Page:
This, of course, does not mean that we should completely give up products from other climate zones. We live in a world where it would be hard to imagine life without bananas, citrus fruits or cocoa. Although I’m sure there would be many people, who would deal with it without any problems.
That’s why I think informations about food nature, nutrition and more importantly – the way they grow, they way they are transported and preserved, should be clear and evident. So everyone could make a concious decision about what kind of food they want to consume and what outcome they’ll get. But let’s be honest, I’m afraid it’s never going to happen, from obvious reasons. If people would know what they actually consume, how the food is produced, transported and preserved etc., any of the big food companies could probably no longer exists.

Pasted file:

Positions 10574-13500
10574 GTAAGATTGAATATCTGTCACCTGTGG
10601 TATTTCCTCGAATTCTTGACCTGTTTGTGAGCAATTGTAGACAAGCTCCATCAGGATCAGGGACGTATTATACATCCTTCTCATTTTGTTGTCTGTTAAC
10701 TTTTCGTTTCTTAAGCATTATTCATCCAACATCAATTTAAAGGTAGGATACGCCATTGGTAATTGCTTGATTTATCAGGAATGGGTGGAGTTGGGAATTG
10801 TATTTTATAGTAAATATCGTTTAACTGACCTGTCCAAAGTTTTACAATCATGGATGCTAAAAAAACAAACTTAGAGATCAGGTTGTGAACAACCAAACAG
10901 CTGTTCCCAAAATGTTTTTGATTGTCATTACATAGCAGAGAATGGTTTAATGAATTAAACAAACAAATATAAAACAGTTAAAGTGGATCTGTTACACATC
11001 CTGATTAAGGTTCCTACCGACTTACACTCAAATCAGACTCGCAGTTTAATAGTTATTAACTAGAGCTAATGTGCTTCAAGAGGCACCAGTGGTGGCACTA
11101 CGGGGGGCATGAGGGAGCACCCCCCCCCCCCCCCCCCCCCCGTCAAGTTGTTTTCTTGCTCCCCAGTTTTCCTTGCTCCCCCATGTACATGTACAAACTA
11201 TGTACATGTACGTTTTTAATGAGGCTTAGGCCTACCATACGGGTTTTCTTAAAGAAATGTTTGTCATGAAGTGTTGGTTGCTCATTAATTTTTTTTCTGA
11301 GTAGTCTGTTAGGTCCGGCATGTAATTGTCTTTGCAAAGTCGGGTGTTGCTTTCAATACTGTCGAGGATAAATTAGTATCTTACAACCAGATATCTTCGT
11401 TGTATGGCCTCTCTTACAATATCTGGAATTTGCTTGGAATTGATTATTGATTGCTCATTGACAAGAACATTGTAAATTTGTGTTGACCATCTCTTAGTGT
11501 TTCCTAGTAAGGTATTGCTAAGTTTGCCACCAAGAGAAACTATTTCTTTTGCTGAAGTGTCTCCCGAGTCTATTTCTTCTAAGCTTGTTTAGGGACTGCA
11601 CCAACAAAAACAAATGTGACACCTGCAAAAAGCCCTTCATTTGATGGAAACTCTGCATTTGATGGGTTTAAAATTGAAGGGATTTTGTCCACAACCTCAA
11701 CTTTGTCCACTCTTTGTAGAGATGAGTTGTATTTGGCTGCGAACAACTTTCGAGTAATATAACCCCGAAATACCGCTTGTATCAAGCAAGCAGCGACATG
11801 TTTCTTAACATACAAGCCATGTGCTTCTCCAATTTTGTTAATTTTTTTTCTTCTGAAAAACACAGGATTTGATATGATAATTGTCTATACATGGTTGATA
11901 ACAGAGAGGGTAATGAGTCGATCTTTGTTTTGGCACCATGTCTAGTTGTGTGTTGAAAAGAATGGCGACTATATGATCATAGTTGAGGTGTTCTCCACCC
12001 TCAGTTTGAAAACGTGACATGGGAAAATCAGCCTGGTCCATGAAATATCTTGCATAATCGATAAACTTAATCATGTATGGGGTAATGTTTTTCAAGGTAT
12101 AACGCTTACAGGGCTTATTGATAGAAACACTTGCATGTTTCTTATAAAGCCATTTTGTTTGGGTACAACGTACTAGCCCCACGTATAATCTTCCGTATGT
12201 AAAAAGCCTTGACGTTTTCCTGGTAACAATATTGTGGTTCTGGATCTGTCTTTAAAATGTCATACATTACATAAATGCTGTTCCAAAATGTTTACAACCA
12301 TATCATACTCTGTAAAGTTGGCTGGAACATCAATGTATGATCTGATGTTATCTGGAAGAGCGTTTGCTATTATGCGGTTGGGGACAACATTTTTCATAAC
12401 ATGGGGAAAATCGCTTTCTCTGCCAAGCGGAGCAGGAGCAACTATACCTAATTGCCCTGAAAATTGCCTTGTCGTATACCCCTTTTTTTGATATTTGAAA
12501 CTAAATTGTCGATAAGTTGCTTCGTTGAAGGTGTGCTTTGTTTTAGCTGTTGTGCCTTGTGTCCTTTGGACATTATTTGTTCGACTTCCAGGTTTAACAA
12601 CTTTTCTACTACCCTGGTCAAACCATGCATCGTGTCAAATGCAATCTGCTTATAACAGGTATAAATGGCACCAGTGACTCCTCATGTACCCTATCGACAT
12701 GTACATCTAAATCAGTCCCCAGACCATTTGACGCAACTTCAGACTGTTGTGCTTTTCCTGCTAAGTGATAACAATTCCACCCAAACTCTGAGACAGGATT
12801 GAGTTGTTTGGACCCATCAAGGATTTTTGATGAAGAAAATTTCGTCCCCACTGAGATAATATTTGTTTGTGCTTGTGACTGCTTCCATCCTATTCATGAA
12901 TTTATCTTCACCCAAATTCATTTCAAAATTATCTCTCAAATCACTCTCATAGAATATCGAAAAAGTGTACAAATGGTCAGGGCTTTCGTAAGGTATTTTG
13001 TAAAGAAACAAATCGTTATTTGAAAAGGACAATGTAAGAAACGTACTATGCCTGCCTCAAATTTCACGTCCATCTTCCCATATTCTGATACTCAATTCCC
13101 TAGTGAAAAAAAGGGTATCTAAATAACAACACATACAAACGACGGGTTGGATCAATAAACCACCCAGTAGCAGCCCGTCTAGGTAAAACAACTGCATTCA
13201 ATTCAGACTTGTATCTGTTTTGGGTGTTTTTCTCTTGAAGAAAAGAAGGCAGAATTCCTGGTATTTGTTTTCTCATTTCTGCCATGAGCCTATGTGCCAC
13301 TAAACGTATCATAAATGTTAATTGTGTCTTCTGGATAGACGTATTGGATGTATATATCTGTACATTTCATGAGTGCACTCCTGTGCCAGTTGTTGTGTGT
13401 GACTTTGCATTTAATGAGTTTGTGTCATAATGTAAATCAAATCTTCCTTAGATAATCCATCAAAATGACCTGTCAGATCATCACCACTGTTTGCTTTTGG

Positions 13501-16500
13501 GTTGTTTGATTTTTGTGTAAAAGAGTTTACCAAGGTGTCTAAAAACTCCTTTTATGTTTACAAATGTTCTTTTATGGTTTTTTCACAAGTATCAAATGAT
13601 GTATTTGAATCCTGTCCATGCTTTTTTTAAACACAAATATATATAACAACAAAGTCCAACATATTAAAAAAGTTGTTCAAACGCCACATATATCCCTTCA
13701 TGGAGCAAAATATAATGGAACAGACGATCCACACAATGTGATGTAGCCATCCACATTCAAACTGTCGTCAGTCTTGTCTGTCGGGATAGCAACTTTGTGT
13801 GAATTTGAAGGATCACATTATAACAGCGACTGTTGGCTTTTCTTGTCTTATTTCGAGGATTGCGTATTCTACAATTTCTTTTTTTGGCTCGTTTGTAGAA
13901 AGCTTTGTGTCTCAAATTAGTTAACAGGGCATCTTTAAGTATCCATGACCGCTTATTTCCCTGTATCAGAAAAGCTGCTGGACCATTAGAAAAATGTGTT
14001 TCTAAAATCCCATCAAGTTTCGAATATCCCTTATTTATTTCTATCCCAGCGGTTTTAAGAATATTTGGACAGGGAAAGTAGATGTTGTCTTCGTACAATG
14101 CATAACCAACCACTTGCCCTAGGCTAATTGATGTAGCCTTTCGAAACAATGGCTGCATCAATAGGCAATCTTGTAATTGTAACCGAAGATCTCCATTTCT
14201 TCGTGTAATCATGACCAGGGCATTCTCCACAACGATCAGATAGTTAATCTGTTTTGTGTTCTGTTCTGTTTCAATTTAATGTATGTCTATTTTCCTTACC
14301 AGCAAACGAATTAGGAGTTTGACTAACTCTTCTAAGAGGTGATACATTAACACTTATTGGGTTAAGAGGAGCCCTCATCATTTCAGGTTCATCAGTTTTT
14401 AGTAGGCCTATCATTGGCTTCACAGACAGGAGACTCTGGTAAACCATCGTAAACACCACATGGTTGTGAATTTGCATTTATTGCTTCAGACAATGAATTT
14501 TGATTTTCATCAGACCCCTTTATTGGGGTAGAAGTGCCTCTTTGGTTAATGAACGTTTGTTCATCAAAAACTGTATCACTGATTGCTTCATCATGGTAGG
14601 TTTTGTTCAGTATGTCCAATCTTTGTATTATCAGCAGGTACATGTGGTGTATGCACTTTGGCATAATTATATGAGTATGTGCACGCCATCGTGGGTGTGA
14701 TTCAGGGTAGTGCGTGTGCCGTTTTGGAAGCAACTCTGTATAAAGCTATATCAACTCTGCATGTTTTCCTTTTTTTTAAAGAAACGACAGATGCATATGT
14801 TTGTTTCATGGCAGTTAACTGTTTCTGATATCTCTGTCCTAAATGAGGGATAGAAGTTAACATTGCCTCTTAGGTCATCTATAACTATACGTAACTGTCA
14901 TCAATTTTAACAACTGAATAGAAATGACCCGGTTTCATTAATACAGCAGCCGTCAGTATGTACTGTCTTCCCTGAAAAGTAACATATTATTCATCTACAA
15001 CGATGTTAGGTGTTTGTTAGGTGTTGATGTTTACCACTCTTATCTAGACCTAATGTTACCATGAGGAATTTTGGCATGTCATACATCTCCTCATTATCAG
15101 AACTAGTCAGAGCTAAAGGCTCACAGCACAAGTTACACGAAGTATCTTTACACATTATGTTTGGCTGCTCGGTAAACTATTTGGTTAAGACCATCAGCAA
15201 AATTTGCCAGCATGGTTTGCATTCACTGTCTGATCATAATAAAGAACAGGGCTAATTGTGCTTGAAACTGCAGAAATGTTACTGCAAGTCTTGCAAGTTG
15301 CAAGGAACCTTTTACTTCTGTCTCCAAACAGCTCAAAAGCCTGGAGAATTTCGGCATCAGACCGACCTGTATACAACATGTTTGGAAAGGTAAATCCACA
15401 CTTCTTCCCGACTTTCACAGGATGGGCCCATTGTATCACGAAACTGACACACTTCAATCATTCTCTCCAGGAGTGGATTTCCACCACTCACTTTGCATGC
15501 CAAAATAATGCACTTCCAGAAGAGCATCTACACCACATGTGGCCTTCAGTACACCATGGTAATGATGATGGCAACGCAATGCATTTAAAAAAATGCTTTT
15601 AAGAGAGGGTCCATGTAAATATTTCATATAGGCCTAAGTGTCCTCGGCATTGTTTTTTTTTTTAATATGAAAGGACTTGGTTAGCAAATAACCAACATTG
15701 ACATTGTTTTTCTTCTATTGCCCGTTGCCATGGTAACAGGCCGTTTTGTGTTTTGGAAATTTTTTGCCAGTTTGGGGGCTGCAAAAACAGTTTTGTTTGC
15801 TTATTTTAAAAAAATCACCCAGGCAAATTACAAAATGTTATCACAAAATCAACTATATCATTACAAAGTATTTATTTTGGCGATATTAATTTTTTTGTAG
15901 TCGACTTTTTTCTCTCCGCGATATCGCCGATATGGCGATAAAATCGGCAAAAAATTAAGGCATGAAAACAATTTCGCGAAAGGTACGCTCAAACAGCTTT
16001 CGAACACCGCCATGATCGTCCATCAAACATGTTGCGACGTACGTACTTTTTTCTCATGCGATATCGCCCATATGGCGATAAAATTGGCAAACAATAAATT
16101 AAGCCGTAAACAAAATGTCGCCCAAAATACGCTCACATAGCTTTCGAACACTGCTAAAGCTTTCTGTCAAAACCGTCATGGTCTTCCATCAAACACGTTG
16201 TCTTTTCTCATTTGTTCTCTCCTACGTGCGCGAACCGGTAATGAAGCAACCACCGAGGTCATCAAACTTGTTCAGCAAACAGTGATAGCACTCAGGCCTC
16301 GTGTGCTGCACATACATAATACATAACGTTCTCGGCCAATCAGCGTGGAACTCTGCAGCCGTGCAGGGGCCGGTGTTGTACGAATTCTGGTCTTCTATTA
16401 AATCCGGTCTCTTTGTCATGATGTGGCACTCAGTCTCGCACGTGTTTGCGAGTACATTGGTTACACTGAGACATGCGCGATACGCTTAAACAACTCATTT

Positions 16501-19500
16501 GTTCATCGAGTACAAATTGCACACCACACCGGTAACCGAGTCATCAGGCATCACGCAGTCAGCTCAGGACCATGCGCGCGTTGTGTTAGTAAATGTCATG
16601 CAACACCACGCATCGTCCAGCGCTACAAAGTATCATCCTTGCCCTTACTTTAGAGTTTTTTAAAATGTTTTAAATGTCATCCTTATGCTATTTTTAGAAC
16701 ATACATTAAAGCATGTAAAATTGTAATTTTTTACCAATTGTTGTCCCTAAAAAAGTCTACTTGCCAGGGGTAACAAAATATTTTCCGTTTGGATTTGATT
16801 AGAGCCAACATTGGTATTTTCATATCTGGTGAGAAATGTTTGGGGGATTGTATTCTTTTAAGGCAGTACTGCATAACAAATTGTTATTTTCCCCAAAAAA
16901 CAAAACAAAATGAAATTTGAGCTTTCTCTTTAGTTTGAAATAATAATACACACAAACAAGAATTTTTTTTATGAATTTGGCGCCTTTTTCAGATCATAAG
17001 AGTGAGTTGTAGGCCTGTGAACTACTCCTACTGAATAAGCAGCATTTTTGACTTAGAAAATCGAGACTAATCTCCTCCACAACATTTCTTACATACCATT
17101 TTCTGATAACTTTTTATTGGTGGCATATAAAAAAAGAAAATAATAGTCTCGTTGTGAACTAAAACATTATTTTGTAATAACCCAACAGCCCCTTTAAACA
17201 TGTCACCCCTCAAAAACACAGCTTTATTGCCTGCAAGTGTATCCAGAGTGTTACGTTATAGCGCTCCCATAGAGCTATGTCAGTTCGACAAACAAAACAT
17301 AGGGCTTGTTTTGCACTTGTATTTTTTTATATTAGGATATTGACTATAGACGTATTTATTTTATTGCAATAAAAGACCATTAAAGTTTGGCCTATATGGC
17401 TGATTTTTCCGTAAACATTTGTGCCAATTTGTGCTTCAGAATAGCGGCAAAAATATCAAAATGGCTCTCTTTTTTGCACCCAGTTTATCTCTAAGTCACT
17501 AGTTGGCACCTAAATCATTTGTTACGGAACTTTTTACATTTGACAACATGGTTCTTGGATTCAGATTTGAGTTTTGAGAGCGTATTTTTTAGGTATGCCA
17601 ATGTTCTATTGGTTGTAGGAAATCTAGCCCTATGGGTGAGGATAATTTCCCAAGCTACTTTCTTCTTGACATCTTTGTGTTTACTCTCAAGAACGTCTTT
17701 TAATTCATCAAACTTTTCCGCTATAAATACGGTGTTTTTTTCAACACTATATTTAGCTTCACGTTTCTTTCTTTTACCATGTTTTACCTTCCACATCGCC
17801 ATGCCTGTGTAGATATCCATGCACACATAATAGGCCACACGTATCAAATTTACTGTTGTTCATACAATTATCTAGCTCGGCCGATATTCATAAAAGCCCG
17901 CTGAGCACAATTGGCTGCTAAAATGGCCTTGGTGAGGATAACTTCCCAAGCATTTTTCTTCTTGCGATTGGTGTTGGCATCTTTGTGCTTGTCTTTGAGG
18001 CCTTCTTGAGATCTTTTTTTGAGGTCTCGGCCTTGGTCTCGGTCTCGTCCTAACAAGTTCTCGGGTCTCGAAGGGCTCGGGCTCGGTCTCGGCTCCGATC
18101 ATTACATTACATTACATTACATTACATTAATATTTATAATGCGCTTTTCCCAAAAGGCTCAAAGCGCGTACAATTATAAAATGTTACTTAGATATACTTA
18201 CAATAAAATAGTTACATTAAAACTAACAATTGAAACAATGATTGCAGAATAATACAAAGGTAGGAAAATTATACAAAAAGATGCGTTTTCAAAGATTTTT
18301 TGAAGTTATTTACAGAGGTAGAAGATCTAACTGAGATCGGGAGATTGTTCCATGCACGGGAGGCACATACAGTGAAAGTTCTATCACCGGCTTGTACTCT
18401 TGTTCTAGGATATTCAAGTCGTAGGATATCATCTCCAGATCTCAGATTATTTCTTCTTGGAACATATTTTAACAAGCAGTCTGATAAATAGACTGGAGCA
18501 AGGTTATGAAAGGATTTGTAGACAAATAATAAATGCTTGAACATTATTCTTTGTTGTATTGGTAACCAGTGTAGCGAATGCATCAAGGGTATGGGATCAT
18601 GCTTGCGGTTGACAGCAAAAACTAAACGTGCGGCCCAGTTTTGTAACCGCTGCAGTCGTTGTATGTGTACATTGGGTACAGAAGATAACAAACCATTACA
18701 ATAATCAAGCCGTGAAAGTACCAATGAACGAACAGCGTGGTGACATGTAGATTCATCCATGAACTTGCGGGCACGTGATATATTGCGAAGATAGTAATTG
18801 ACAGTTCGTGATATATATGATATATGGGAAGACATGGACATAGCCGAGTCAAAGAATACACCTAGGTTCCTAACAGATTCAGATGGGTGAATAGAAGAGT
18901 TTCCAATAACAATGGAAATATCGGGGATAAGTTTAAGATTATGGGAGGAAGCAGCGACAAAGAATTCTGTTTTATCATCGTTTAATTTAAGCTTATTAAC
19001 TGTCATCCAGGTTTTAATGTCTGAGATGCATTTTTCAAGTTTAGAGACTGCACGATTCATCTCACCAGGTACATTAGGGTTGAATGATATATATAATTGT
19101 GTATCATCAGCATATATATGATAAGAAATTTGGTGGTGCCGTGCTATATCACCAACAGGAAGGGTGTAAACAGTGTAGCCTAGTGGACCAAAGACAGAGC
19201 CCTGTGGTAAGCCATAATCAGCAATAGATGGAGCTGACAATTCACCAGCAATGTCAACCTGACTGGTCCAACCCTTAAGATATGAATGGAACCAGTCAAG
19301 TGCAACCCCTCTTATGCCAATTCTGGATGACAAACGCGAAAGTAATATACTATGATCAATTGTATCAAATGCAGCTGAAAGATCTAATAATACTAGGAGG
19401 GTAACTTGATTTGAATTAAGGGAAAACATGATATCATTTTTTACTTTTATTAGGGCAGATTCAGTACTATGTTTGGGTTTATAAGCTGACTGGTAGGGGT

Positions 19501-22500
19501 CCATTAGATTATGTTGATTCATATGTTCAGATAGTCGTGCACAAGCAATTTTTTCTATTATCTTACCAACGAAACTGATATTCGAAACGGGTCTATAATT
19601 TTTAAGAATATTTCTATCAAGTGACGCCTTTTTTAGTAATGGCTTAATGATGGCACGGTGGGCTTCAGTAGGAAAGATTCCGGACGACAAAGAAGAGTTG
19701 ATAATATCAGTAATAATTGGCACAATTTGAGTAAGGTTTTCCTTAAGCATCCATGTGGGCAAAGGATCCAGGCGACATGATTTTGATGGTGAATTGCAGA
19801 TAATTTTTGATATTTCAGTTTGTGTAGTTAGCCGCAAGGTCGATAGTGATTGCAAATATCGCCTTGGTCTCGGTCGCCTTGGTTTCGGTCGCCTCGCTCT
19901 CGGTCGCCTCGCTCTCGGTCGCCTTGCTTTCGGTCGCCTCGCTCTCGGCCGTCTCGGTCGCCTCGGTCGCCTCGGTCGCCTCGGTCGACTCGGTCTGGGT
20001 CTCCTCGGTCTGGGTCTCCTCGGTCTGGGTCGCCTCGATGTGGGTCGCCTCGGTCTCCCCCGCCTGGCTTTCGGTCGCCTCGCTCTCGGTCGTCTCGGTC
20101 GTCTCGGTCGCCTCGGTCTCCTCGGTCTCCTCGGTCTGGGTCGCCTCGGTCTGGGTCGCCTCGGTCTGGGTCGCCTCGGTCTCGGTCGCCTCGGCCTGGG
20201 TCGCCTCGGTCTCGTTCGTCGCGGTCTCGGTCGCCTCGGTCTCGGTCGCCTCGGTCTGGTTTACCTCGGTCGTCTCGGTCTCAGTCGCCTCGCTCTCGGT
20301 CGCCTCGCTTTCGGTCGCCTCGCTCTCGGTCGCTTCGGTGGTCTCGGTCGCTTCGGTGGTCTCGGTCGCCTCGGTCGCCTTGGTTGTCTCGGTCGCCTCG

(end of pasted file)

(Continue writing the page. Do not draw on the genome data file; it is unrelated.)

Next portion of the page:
That’s why I think spreading the knowledge and awareness is so important.
Now we can come back to that interesting article I’ve stumbled up on while preparing this post. Article comes from Civil Eats website – nonprofit news organization, daily news source for critical thought about the American food system. Although I think this problem is not only American, every country has its own laws and regulations regarding food production and preservation. Some of the countries has more restrictions, some of them are more reckless, and unfortunately US is one of them. On Civil Eats website you’ll find many interesting articles about food policies, food and farm labour, health, nutrition, and technology that is used in food industry, not only from US perspective but also European (UK for example). So if you’re interested in this subject I highly recommend checking out this website.